Machine learning in big data of atmospheric physics
In atmospheric physics, as in many other natural sciences, one is confronted with the situation that, due to the improvement of measurement technology and the enormous increase in computing power, huge amounts of data are available that can hardy be evaluated or not at all with conventional means. At the same time, we have a relatively poor understanding of the complex multi-scale system of the atmosphere; many fundamental processes and their impact on the system remain unclear.
The current progress in machine learning gives reason to hope that these new methods in the field of statistical data evaluation will provide tools and concepts that are useful in data analysis and process modelling in natural sciences and especially for atmospheric physics. On the one hand, the large amounts of data in atmospheric physics can be evaluated, so that we may be able to identify certain relevant and dominant processes and understand their impacts on the system. On the other hand, machine learning methods may allow us to automatically learn models from the data and use them to answer relevant scientific questions in atmospheric physics. These machine learning methods can take different forms, e.g. as supervised or unsupervised techniques and in automated form for the development of models.
In the project Big Data in Atmospheric Physics (BINARY) we will investigate relevant scientific questions in atmospheric physics applying modern machine learning techniques. Since it is usually not possible and if so, not meaningful to use standard methods without adaptation, in this project we combine expertise from computer sciences and atmospheric physics in an interdisciplinary fashion. Along scientific objectives in atmospheric physics, algorithms are developed and/or adapted for the respective problems. Only by this close combination of research fields in an interdisciplinary way, we will be able to use the tremendous potential of modern machine learning techniques for natural sciences. Actually, the close collaboration will also lead to scientific progress in the field of computer sciences. From complex application problems comprehensive algorithms can be developed. Also the technical issues in terms of handling huge data sets in terms of storage and intelligent processing on modern high performance computing architectures are complex and require further developments or adaptation of existing strategies leading to progress in the respective research field.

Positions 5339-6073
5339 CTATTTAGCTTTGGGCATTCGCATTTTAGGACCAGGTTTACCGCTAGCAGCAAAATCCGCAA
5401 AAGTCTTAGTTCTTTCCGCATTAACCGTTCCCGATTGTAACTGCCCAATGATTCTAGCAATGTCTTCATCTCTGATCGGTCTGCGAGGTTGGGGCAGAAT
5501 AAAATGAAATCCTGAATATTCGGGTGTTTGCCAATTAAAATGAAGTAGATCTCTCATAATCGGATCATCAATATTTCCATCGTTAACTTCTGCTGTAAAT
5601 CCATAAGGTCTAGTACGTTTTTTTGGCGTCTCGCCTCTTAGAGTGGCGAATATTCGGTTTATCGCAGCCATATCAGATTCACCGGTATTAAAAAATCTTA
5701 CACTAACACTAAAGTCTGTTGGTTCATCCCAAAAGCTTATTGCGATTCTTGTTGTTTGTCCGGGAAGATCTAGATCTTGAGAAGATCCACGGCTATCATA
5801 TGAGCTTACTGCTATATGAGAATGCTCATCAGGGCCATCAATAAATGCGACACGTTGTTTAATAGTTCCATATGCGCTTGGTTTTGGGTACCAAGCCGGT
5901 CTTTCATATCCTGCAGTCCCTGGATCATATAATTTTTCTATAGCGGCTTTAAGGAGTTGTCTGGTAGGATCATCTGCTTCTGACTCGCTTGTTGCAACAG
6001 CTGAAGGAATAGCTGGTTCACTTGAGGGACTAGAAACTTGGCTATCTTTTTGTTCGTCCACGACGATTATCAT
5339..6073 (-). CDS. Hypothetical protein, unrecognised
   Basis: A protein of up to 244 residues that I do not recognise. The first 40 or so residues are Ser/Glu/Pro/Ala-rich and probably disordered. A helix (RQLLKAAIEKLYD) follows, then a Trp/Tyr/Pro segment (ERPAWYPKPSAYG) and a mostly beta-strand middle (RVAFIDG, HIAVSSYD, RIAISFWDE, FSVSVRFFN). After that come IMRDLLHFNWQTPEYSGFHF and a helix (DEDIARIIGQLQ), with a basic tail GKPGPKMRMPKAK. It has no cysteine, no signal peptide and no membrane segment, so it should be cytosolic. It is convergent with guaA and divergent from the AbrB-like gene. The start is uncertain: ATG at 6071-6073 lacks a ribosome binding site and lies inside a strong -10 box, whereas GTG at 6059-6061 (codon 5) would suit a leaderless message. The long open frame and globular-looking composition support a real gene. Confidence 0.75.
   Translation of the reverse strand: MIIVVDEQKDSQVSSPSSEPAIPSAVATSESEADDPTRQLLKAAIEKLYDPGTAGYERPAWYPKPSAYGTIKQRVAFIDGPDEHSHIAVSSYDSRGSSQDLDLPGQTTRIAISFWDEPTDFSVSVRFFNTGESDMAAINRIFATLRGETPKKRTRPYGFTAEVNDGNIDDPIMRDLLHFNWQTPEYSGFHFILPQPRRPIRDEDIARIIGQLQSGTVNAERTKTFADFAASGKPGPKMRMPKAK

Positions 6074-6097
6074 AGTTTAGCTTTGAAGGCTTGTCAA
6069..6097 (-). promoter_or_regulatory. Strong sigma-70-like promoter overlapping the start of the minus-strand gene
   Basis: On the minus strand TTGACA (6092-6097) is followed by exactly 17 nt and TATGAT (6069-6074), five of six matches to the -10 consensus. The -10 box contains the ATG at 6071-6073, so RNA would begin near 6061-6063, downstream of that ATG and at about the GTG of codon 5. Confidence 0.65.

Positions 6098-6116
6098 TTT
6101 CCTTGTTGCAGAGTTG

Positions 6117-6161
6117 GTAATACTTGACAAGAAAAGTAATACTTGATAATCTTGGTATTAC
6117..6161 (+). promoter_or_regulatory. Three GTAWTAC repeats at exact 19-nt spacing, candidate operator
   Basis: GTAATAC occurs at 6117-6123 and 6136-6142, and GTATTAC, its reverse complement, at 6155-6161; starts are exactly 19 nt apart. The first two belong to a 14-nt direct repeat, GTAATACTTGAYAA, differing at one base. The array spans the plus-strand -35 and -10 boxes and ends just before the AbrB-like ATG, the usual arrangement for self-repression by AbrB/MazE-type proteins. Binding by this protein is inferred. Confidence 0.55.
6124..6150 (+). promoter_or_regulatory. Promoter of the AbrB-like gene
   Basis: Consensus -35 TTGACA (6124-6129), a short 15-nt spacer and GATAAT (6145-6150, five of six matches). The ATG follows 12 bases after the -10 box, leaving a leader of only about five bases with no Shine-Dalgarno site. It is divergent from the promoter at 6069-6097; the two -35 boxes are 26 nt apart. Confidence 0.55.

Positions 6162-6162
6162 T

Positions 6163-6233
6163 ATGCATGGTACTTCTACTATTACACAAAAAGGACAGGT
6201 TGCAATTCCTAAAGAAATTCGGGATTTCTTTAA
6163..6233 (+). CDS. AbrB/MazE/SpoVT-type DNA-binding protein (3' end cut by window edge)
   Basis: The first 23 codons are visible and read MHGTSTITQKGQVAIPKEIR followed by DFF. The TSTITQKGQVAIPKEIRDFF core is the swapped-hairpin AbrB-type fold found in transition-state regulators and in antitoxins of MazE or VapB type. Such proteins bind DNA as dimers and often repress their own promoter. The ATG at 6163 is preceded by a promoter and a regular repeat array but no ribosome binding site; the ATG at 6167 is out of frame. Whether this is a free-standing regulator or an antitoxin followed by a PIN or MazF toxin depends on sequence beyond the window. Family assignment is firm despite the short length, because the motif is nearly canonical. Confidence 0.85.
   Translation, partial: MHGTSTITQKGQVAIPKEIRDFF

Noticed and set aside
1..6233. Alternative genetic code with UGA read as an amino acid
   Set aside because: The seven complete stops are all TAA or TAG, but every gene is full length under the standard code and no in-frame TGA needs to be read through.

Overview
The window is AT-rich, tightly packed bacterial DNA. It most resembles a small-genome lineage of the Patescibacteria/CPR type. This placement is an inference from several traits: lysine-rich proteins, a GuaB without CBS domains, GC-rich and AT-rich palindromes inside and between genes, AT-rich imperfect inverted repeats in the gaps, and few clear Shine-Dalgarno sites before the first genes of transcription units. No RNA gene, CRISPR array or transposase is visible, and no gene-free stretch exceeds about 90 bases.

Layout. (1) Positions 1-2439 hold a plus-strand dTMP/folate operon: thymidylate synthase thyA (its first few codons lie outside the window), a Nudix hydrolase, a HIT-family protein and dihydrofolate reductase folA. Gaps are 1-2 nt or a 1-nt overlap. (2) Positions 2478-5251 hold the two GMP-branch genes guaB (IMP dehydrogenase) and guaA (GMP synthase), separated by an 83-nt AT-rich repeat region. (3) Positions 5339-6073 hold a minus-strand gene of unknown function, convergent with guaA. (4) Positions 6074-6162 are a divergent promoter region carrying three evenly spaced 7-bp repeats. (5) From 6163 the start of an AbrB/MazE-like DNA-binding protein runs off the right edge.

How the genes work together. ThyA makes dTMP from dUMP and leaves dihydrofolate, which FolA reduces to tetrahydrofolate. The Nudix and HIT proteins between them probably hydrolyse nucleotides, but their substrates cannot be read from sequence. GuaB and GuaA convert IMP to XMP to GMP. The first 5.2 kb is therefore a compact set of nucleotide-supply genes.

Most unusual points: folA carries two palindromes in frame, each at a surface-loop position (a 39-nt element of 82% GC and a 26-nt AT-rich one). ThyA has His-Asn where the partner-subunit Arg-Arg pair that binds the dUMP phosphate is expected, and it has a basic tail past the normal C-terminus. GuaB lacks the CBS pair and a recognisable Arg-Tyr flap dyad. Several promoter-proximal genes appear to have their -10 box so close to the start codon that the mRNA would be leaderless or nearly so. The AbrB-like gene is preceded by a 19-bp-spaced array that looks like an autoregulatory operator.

Methods of machine learning
In terms of methods of machine learning techniques, we will mostly concentrate on three different major classes, sorted by increasing complexity:
Classification and pattern recognition: Research often starts with formulation of hypotheses and evaluation against available data (e.g. in terms of empirical correlations). Learning of classifiers for pattern recognition and analysis of learned correlations might serve as a first step for understanding relevant processes.
Parameterisation of processes: In a next step, one can try to extend and/or improve insufficient models as used in natural sciences. Here, the methods can directly learn parameterisations from data and via iterations by comparison with model output and data, improved representations of possibly unresolved processes can be obtained.
Automatic modeling of complex systems: The model of a complex system can be learned directly from data. Prominent examples for these techniques are deep neural networks, which are able to learn physical laws of restricted systems directly from examples. In addition, information of the physical system can be used for reducing the amount of data to be used.
Scientific Objectives in atmospheric physics
In terms of scientific questions in atmospheric physics, we concentrate on three different topics:
Structure formation for clouds and cloud systems
- Which structures (clouds and convective systems) occur under which environmental conditions?
- What are the dominant physical processes that cause structure formation?
- How can structure formation processes of clouds and cloud systems be modelled and represented in weather and climate models?
Predictability of difficult meteorological situations
- Can machine learning from Big Data be used to find and classify false predictions?
- Which physical processes and their representations in models are responsible for false predictions?
- Can better parameterizations be automatically derived from data (measurements/model output) using learning algorithms?
Representation of small scale processes in coarse resolution models
- Which structures are found in the small-scale measurements?
- How are small scale structures from measurements represented in reanalysis data?
- Is it possible to find classes of cases in high-resolution measurements that are reflected in coarse resolution data and to classify them accordingly ("upscaling")?
The goal of the project is to address the scientific questions from atmospheric physics using the methods from machine learning in an interdisciplinary team.